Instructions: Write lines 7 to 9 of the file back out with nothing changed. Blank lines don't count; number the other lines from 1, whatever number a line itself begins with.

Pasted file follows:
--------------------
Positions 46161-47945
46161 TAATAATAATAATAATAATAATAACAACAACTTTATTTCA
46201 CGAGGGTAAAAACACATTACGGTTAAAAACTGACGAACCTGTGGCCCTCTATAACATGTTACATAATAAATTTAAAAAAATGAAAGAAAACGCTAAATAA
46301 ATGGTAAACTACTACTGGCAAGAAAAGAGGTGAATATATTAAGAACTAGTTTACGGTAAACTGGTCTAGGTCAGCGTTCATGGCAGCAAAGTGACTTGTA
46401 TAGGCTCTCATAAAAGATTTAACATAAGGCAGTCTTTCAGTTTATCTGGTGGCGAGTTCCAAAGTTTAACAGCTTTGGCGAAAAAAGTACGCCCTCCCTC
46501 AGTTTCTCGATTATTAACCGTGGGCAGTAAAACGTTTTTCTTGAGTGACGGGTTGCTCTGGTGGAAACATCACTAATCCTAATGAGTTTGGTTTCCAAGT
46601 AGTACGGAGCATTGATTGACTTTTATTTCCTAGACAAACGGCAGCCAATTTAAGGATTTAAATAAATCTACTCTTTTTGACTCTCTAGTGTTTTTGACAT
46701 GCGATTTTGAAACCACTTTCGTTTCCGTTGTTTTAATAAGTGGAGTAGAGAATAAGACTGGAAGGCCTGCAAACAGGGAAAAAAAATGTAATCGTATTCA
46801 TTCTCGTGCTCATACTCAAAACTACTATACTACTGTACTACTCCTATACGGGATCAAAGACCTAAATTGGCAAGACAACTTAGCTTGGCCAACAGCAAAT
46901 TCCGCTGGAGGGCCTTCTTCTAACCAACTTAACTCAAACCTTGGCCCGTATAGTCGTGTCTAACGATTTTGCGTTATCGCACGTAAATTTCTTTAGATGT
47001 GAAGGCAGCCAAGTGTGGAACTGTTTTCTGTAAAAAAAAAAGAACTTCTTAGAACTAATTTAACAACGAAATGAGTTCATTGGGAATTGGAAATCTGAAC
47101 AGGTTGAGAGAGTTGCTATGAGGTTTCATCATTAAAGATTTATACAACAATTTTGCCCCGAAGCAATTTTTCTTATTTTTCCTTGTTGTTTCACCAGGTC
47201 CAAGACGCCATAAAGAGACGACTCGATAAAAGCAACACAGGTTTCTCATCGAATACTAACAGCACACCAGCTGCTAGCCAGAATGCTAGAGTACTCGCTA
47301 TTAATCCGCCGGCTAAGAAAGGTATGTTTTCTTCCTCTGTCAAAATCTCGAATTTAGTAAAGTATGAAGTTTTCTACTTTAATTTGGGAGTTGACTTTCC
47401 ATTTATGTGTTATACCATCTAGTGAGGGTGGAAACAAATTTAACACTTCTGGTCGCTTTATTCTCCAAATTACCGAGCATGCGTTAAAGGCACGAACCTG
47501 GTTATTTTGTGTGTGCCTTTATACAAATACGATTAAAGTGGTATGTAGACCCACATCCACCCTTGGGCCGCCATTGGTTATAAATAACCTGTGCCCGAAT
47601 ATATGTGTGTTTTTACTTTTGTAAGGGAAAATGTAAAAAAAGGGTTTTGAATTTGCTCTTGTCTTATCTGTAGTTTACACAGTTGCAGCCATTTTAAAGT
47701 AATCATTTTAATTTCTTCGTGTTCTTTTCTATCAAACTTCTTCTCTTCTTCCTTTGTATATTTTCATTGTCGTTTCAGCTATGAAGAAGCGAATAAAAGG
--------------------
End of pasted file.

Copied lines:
46601 AGTACGGAGCATTGATTGACTTTTATTTCCTAGACAAACGGCAGCCAATTTAAGGATTTAAATAAATCTACTCTTTTTGACTCTCTAGTGTTTTTGACAT
46701 GCGATTTTGAAACCACTTTCGTTTCCGTTGTTTTAATAAGTGGAGTAGAGAATAAGACTGGAAGGCCTGCAAACAGGGAAAAAAAATGTAATCGTATTCA
46801 TTCTCGTGCTCATACTCAAAACTACTATACTACTGTACTACTCCTATACGGGATCAAAGACCTAAATTGGCAAGACAACTTAGCTTGGCCAACAGCAAAT